set birthdayStr to words of theBirthday
		set birthdayMonth to item 1 of birthdayStr
		set birthdayDay to item 2 of birthdayStr
		--set AppleScript's text item delimiters to ""
		--set theBirthdayWithNoYear to birthdayStr as string
		--log birthdayMonth
		--log birthdayDay
		set dateVar to the current date
		set the month of dateVar to birthdayMonth
		set the day of dateVar to birthdayDay
		set the year of dateVar to 2023
		--log "created date object:"
		--log dateVar
		set AppleScript's text item delimiters to TID
		set matchingContacts to (every person whose name contains theName)
		if (count of matchingContacts) > 0 then
			set theContact to item 1 of matchingContacts
			set theContactPhoneNumber to value of first phone of theContact
			log "found matching contact"
			log theName
			--log theBirthday
			--log theContact
			log theContactPhoneNumber
			-- check if there's already a birthday
			set existingBirthday to the birth date of theContact
			log "existing birthday is:"
			log existingBirthday
            -- ignore people who already have birthdays
			if existingBirthday is missing value then
			--if theBirthday is not "" then
				-- open contacts to show this contact
				--tell application "Contacts" to set selection to person "Firstname Lastname"
				set selection to person theName
				set AppleScript's text item delimiters to "/"
				set birthdayText to {birthdayMonth, birthdayDay} as string
				log birthdayText
				set AppleScript's text item delimiters to ""
				set theDialogText to {"Found birthday (", birthdayText, ") match of ", theName, ". Should the birthday be updated?"} as string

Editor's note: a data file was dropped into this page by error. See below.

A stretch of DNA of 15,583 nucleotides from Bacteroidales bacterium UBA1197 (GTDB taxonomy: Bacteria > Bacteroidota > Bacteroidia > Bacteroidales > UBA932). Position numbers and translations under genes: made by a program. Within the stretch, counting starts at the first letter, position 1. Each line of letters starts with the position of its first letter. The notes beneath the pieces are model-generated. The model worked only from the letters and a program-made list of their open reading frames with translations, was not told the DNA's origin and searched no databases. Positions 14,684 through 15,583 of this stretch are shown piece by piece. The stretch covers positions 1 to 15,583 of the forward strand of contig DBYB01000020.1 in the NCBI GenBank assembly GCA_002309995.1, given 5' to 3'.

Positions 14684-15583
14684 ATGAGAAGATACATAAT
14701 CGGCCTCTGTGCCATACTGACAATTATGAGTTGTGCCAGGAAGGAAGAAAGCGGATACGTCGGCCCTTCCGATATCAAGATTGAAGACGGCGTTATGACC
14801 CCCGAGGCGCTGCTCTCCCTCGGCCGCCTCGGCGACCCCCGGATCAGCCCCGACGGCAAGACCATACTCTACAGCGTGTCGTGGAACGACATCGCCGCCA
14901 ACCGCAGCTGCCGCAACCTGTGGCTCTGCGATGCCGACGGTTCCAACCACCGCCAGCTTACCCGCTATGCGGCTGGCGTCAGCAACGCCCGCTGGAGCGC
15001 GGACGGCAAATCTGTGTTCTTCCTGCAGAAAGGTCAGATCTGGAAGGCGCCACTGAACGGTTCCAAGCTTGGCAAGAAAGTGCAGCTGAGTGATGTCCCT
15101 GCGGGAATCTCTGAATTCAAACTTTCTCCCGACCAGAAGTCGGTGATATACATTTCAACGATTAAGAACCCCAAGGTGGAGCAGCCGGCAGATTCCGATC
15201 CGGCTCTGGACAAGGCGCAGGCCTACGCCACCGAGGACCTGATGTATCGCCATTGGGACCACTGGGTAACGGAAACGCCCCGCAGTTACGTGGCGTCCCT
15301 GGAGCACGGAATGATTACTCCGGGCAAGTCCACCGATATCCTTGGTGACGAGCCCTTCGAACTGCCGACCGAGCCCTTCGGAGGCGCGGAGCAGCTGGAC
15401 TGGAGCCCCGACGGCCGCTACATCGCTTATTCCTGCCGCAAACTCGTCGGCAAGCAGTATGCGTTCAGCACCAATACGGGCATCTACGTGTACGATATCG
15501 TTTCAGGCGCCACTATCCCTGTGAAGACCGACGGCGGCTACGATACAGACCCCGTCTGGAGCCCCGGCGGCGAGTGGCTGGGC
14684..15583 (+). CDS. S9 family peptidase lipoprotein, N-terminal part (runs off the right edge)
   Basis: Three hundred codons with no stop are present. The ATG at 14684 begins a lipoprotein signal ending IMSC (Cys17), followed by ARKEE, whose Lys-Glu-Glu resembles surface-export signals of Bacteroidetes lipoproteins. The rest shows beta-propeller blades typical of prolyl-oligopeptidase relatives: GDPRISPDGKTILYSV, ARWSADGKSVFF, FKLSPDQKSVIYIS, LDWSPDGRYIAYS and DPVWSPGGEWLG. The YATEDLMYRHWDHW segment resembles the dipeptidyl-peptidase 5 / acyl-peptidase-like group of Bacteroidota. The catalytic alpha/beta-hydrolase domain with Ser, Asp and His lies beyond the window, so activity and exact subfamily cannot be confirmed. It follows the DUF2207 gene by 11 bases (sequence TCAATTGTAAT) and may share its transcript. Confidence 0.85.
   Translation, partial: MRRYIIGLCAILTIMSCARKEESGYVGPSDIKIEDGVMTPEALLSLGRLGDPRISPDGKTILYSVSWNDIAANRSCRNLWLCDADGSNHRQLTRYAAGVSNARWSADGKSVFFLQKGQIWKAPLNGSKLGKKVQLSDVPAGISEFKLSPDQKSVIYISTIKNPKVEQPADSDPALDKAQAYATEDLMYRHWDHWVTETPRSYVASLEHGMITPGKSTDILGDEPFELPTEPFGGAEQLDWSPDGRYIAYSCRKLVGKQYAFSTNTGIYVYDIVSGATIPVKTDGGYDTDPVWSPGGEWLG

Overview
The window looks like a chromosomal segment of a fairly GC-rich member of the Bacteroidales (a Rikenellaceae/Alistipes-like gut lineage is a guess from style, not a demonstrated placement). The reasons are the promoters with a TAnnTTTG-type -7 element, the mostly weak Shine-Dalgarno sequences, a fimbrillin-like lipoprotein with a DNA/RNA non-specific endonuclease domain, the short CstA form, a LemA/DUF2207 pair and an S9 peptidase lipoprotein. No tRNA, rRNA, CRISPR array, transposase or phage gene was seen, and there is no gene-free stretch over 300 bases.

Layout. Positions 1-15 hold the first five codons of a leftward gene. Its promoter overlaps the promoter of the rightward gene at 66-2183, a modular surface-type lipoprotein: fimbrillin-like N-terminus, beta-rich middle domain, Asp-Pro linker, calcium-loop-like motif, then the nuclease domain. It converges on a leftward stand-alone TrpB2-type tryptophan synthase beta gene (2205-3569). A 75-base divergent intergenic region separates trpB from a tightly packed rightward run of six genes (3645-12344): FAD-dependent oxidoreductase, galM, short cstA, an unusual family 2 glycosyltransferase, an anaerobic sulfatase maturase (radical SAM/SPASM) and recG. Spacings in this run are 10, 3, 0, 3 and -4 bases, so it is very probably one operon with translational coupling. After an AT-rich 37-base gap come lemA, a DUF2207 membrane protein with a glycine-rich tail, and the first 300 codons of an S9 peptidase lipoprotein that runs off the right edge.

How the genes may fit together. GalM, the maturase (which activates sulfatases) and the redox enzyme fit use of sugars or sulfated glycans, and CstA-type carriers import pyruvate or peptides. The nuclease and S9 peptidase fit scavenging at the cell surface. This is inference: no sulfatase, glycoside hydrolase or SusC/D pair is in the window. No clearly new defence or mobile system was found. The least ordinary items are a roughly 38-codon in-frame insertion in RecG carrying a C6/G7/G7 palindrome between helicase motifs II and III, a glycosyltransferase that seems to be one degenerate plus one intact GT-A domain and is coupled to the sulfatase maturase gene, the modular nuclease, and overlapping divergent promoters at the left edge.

display dialog theDialogText buttons {"Exit", "No", "Yes"}
				if button returned of result = "Yes" then
					log "Should change to"
					log dateVar
					-- set the birth date of theContact to dateVar -- does not seem to stick
					set birth date of theContact to dateVar
					-- set AppleScript's text item delimiters to "-"
					-- set the birth date of theContact to {"1604", birthdayMonth, birthdayDay} as string
					if button returned of result = "Exit" then
						exit repeat
					end if
				end if
				log "already has birthday"
			end if
			--end if
		end if
	end repeat
end tell

Finally, once the script was running exactly as I wanted it to, I started thinking about the finer details of actually adding the birthday in. Snapchat stores a user’s birthday, but not the year of birth. This is fine for me, because for most of my friends, I can probably guess the year.

I wanted my script to add these birthdays without specifying the year, as my intention isn’t to keep track of how old everyone is, but when to text them “happy birthday”.

What is 1604 doing here?

In the Contacts app for the iPhone and Mac, you’re able to enter a birthday without providing the year.

A contact card for a ficticious person, John Smith, with a birthday of April 4th. There is no year shown

However, the way they did this is somewhat of a hack, and leads to issues that I’ll discuss shortly. I added a birthday without a year to a contact, and then exported the contact card of that person, so I could peek at how they were storing the date in the .vcf file.

We get John Smith.vcf, which looks like

PRODID:-//Apple Inc.//macOS 14.5//EN
FN:John Smith

So, this is what “no year specified” looks like. Apple uses the year 1604 as the placeholder. In addition to using 1604, it includes a tag that says “X-APPLE-OMIT-YEAR=1604”, which alerts the operating system that yes, this contact isn’t over 400 years old. It’s only slightly neater than hard-coding a “ignore birth year if equal to 1604” into every version of their operating system that deals with contact cards. Nothing of this sort is mentioned in the RFC documentation for the vCard spec.

Side note: Actually, no. It is hardcoded. You can't set the birth year to 1604! iOS and macOS treat this as "no year provided", and set the same OMIT-YEAR tag. I don't think the contacts app knows the difference between the user not providing a year and setting it to 1604, because both ways, it's the exact same exported `.vcf` file.

BDAY:1605-04-04 This is what a birthday with a valid year is saved as